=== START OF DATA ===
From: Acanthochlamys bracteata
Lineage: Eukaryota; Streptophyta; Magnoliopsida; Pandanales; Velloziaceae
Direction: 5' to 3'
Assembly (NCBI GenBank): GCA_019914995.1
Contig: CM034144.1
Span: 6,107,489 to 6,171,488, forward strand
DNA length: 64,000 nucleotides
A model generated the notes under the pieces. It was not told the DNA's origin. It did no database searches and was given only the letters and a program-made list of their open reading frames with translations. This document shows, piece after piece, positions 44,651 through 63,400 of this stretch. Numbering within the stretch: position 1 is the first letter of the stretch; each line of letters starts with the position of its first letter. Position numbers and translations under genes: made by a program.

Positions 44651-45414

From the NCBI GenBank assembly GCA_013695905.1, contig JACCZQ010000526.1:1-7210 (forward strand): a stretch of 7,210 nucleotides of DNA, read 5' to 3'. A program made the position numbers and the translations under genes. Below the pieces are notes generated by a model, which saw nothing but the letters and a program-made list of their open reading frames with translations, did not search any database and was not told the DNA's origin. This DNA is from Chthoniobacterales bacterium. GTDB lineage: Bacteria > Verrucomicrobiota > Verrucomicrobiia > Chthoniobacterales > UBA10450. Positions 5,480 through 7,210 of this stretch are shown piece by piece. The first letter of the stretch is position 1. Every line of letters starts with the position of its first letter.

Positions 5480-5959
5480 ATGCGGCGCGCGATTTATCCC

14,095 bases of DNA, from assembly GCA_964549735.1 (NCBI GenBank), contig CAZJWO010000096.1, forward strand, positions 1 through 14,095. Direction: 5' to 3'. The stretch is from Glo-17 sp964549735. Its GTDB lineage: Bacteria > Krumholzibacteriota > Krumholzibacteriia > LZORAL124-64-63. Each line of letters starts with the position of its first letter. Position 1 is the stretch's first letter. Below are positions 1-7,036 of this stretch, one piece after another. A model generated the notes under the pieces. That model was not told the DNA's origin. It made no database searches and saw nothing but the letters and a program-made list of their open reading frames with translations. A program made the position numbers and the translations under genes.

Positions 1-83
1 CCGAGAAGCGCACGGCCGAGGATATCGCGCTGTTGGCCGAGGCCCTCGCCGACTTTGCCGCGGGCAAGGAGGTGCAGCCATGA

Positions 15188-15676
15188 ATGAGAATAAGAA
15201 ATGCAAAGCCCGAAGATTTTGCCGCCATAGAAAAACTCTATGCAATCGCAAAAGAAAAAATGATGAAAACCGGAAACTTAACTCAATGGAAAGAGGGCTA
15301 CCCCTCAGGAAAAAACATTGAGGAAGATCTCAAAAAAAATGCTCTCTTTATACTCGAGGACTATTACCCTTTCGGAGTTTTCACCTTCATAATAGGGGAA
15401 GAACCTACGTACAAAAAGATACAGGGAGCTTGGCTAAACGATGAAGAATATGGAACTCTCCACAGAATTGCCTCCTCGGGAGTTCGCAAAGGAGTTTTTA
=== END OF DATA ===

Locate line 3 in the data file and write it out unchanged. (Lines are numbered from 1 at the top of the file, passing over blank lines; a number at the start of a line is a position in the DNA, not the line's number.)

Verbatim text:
Direction: 5' to 3'